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Williams v. United States

United States District Court, S.D. New York

February 19, 2015

KEIVAN WILLIAMS, Petitioner,
v.
UNITED STATES OF AMERICA, Respondents.

OPINION & ORDER

KIMBA M. WOOD, District Judge.

Pro se petitioner Keivan Williams seeks a writ of habeas corpus, pursuant to 28 U.S.C. § 2255, based on allegations that his trial attorney, Stanislao German, rendered ineffective assistance of counsel by failing to object to errors in Williams's pre-sentencing report ("PSR"). For the reasons stated herein, Williams's petition is GRANTED.

I. FACTUAL AND PROCEDURAL BACKGROUND

a. The Crime

Williams was arrested after his wife called the police stating that Williams was threatening to kill her. Williams's wife directed the police to Williams's car, and showed the police where Williams had hidden a large amount of cocaine as well as a loaded gun.

Williams was charged with and pleaded guilty to three counts: Count One charged Williams with possessing a firearm after having been previously convicted of a felony, pursuant to 18 U.S.C. § 922(g)(1); Count Two charged him with possessing with intent to distribute more than 300 grams of cocaine, pursuant to 21 U.S.C. § 841(b)(1)(A); and Count Three charged him with the possession of a firearm in furtherance of a drug-trafficking crime, pursuant to 18 U.S.C. § 924(c)(1)(A)(i).

b. Criminal History

In connection with his guilty plea, the Government provided Williams with a Pimentel letter, which, inter alia, listed Williams's criminal history. In that letter, the Government calculated that Williams had accrued seven criminal history points at the time he committed the crimes described above. (Gov't's Opp'n Mem., Ex. C [ECF No. 25-3] at 6). Although Williams's criminal history included seven different felonies, Williams received criminal history points for only one of them. ( Id. at 6-7). Williams's remaining six criminal history points related to misdemeanors. ( Id. )

c. Sentencing

The Government initially attempted to subject Williams to the enhanced penalty provisions of the Armed Criminal Career Act, which would have resulted in a mandatory, consecutive sentence of 15 years on Count One alone. See (Gov't Ltr., U.S. v. Williams, 10-CR-467 [ECF No. 31] at 1); 18 U.S.C. § 924(e). After the parties briefed the issue, the Government conceded that it could not carry its burden of showing that Williams had committed three prior felonies that involved a crime of violence or the sale of a controlled substance. (Gov't Ltr., U.S. v. Williams, at 1-2).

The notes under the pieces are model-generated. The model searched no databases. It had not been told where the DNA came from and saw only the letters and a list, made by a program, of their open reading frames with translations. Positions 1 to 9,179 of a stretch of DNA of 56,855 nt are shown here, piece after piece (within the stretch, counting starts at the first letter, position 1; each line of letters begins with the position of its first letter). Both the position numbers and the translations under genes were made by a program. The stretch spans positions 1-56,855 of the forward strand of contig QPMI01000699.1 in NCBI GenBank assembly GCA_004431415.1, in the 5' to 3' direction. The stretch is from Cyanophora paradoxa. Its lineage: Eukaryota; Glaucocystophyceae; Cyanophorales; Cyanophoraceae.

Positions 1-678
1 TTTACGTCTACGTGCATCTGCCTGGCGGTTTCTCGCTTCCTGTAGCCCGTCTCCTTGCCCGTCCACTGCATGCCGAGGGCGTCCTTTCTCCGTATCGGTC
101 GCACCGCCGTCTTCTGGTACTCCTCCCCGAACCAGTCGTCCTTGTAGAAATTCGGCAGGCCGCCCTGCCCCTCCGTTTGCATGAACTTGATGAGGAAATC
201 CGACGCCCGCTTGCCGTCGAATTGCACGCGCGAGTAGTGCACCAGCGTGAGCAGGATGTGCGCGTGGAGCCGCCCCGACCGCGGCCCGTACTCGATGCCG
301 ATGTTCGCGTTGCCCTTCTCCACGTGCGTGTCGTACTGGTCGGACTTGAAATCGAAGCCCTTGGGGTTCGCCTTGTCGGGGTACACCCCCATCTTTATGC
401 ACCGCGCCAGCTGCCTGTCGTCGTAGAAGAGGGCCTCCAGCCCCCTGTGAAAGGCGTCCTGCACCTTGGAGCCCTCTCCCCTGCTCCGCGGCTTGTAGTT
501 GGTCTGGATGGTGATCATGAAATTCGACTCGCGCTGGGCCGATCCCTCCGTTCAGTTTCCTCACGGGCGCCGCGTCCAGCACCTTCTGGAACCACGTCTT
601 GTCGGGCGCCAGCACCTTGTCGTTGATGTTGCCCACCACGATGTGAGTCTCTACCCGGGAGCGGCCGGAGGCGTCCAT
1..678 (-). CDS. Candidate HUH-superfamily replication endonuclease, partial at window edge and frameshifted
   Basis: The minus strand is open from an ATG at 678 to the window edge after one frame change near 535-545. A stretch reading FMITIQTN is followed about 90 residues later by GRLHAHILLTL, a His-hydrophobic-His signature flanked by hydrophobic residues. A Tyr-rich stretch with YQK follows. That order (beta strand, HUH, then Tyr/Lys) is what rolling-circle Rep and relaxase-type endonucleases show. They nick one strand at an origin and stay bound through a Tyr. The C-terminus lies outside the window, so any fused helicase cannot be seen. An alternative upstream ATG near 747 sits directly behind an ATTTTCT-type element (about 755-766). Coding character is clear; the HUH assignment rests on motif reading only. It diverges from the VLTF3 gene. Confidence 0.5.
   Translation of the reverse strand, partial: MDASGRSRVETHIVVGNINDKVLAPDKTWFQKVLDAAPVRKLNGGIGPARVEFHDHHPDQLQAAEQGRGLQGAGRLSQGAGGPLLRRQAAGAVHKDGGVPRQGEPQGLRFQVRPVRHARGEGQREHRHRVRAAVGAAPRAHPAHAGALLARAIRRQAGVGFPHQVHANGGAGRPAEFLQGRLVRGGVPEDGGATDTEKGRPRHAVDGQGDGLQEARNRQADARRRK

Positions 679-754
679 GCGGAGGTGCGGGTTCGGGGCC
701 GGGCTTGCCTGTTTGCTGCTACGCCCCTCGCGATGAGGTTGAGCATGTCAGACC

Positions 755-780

Both the Government and German, Williams's counsel, agreed, however, that pursuant to U.S.S.G. § 2K2.1(a)(2), [1] Williams's base offense level for Count One was 24. See (Williams Sentencing Mem., U.S. v. Williams [ECF No. 42] at 4); (Gov't Sentencing Mem., U.S. v. Williams [ECF No. 44] at 3). Both parties similarly agreed that the base offense level of Count Two was 22. See (Williams Sentencing Mem., U.S. v. Williams, at 4); (Gov't Sentencing Mem., U.S. v. Williams, at 3). Because those two counts could not be grouped together, Williams's adjusted offense level was set at 26. See (Williams Sentencing Mem., U.S. v. Williams, at 4); (Gov't Sentencing Mem., U.S. v. Williams, at 3); U.S.S.G. § 3D1.4. Based on a three-point offense level reduction for timely acceptance of responsibility pursuant to U.S.S.G. §§ 3E1.1(a), (b), both the Government and German ultimately agreed that Williams's final adjusted offense level was 23. See (Williams Sentencing Mem., U.S. v. Williams, at 4); (Gov't Sentencing Mem., U.S. v. Williams, at 3).

With an offense level of 23 and a criminal history category of four (based on the seven criminal history points referred to above), Williams's Sentencing Guidelines range was 70 to 87 months. See Federal Sentencing Guidelines -, Sentencing Table. Because Williams's third Count required a five-year mandatory consecutive sentence, pursuant to 18 U.S.C. § 924(c)(1)(A)(i), his final adjusted Guidelines range was 130 to 147 months.

At sentencing, the Court accepted the Sentencing Guidelines range of 130 to 147 months, noting that the range was agreed upon by both parties. Based on the 18 U.S.C. § 3553(a) factors, the Court sentenced Williams to the "low end of the advisory guidelines"-130 months-but took off an additional four months because of ...


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